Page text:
Introduction Developments It is on the basis of a


  Protection of fundamental has
been described as “a founding principle of the union and an indispensable
prerequisite for legitimacy”1.  Whilst this is true
and the position of fundamental rights has advanced from having no formal
recognition as limits on union competencies in the 1957 ECC Treaty2
to a legally binding charter on fundamental rights being introduced at Lisbon
in 20093,
the protection of fundamental rights against acts of the union institutions can
never be fully complete but has shown to be decidedly effective .  This essay will explore the development of the
protection of fundamental rights through the treaties, case law and the charter
giving weight to the argument that the EU legal order does provide to some
extent a rounded and effective system of fundamental rights protection against acts
of the Union institutions. Still requiring fundamental reform, owing to new
threats continually being posed to the protection of fundamental rights.  

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  It is on
the basis of a systematic interpretation of the founding treaties that the
Court infered the inclusion of fundamental rights into the Community law
system.  Following fundamental rights not
featuring in the original EEC Treaty (1957)4
at all as limits on competence or grounds for judicial review, as the original
treaty was focused on trade and economics, this position shifted.  Fundamental Rights progressed from a
situation of no recognition to one of express recognition through the treaties,
leading up to the Lisbon Treaty (2009)5.

The Maastricht Treaty (1992)

The Maastricht Treaty (also known as
the Treaty
of the European Union (TEU)) in 19926
converted the commitment to respect human rights previously expressed by the
European Court of Justice (ECJ), into a treaty obligation of the Union.  Although the Treaty itself did not contain a bill
of rights it provided that the European Union must respect fundamental rights in accordance with
the protections afforded by the Convention, as they arise from the constitutional
traditions of the Member States and as general principles of Community law. The Treaty in effect codified the case law of the ECJ, in
particular the case of Internationale Handelsgesellschaft7
and gave
formal treaty recognition to human rights as part of EU law.  The Maastricht Treaty stated that “Community
policy in this area shall contribute to the general objective of developing and
consolidating democracy and the rule of law, and to that of respecting human rights
and fundamental freedoms”8.
Later treaties, such as the Treaty of Amsterdam, 19979
elaborated on the concept of human rights protection and expanded the
parameters of protection, particularly around equality rights.

The Lisbon Treaty (2009)

“The Lisbon Treaty introduced significant changed to human rights
protection in the EU, the most significant of which lie in the amendments to
Article 6 of the Treaty of the European Union”10. Many,
such as Sionaidh Douglas-Scott saw the Treaty of Lisbon as a significant breakthrough in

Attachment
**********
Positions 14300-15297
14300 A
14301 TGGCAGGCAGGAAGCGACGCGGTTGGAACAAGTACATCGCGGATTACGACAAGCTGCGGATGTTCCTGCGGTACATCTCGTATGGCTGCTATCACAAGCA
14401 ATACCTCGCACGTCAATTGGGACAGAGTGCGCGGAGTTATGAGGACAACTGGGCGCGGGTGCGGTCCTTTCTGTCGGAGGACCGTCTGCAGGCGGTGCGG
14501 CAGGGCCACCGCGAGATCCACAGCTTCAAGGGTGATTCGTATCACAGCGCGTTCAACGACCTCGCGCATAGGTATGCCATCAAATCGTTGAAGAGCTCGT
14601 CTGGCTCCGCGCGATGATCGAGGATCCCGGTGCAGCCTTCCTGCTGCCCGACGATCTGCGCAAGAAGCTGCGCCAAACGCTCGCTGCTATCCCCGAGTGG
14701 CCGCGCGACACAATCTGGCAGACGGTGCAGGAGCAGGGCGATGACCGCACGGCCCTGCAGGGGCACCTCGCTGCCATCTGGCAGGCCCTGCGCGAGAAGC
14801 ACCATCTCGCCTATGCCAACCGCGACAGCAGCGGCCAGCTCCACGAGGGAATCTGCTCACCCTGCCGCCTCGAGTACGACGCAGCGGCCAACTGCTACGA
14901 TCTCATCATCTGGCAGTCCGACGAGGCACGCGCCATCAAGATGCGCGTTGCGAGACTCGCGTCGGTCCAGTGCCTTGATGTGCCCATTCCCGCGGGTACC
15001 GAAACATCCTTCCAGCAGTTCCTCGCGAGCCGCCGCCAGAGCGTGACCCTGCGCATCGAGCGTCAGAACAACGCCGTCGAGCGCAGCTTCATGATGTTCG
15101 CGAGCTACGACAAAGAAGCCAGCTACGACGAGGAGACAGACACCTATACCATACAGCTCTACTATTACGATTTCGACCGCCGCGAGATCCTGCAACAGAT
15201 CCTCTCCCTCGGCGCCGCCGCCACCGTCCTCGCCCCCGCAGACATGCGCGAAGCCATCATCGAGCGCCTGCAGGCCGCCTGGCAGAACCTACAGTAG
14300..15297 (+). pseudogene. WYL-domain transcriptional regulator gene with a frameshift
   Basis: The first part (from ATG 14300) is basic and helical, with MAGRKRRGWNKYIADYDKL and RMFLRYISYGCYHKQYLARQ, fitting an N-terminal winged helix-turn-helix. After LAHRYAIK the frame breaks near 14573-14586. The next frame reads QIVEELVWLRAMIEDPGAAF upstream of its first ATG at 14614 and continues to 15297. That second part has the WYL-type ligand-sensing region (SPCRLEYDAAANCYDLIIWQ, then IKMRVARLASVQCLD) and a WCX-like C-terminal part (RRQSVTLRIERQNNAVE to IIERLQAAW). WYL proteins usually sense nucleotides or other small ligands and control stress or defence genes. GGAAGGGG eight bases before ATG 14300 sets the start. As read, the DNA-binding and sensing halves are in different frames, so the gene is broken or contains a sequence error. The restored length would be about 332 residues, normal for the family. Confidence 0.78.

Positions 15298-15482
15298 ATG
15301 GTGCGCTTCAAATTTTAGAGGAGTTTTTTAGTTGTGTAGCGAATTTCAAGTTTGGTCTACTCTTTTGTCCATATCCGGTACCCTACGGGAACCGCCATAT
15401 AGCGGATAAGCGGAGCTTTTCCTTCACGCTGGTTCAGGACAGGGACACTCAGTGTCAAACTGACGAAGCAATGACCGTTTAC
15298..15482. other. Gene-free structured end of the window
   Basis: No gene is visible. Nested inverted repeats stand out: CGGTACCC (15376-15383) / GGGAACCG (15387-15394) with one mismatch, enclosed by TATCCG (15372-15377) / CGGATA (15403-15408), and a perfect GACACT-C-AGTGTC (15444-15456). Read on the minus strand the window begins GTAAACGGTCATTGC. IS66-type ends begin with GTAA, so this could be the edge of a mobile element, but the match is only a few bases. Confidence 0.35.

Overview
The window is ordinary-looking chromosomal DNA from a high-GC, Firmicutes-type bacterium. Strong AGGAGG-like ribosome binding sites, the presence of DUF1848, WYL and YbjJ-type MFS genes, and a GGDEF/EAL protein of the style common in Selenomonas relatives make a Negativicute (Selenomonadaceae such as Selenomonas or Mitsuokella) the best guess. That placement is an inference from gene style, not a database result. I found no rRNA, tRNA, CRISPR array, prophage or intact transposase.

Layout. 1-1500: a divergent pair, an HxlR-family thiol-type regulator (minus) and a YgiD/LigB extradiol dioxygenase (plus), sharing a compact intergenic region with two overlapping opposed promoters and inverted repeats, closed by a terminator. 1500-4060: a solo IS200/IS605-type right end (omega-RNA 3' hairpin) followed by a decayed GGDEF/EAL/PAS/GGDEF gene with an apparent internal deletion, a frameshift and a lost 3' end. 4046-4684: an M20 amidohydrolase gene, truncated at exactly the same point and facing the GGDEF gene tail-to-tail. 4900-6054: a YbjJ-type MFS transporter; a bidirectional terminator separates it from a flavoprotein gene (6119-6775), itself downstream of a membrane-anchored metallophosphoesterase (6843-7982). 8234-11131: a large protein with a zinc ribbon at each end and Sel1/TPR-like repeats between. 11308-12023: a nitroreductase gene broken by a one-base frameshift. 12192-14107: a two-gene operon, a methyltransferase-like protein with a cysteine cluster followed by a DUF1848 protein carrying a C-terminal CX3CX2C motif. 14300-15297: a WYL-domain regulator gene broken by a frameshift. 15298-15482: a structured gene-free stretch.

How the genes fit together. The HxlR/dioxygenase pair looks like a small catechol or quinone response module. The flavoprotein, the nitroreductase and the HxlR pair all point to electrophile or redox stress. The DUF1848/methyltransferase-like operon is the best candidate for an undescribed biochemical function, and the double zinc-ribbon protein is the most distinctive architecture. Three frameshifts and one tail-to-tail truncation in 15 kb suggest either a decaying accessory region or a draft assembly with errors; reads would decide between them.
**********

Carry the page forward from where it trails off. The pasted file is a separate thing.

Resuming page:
the protection of fundamental rights in Europe as
it gave legal force to the Charter of Fundamental Rights of the European Union11, which was proclaimed in Nice (2000)12,
and incorporated it into European constitutional law. It also required the accession
of the European Union to the European Convention of Human Rights and
Fundamental Freedoms (the ECHR/the Convention)13 highlighting
the EU’s commitment to fundamental rights protection.  Academic Karoline L. Mathisen believed it was “clear that
with the new Article 6 TEU, the protection of fundamental rights in the EU
context had been taken to a new level”. By transposing the Charter of Fundamental
Rights into a legally binding instrument, Article 6 TEU also duty-bound the
Member States to respect the provisions of the charter. The developments at
Lisbon eased criticism that had been raised against the EU for their
inconsistent and incoherent approach to fundamental rights14


  It is evident through analysing the treaty
developments that the treaties lay down the foundations for the EU legal order
to be able to provide a complete and highly effective system of fundamental
rights protection. Through consistent reform and cooperation the EU was able to
bring about a charter codifying all previous attempts at protecting fundamental
rights against the acts of the union insitutions. Despite this, the charter
will need to be able to be flexible and adapt in the future, to changes in
threats to fundamental rights, so can never truly be a complete system of
fundamental rights protection although possibly effective.

1 ‘European
Council decision on the drawing up of a Charter of Fundamental Rights of
the European Union,’ Annex IV to the Conclusions of the European Council
in Cologne (3-4 June) 1999.

2 Treaty establishing the European Economic
Community, 1957.

3 Treaty of Lisbon, 2009.

4 Treaty establishing the European Economic
Community, 1957

5 Treaty of Lisbon, 2009

6 Treaty of Maastricht, 1992.

7 Internationale Handelsgesellschaft (Case 11/70) EU:C:1970:114.

8 Maastricht TEU, supra note 1, art. F 1992 O.J. C 191, at 5.

9 Treaty of Amsterdam, 1997.

10 S. Douglas-Scott, ‘The European Union And
Human Rights After The Treaty Of Lisbon’ (2011) 11 Human Rights Law Review.




14 “Human Rights Protection in the European
Community: Resolving Conflict and Overlap Between the European Court of Justice
and the European Court of Human Rights”, European
Public Law, 5(3)(1999)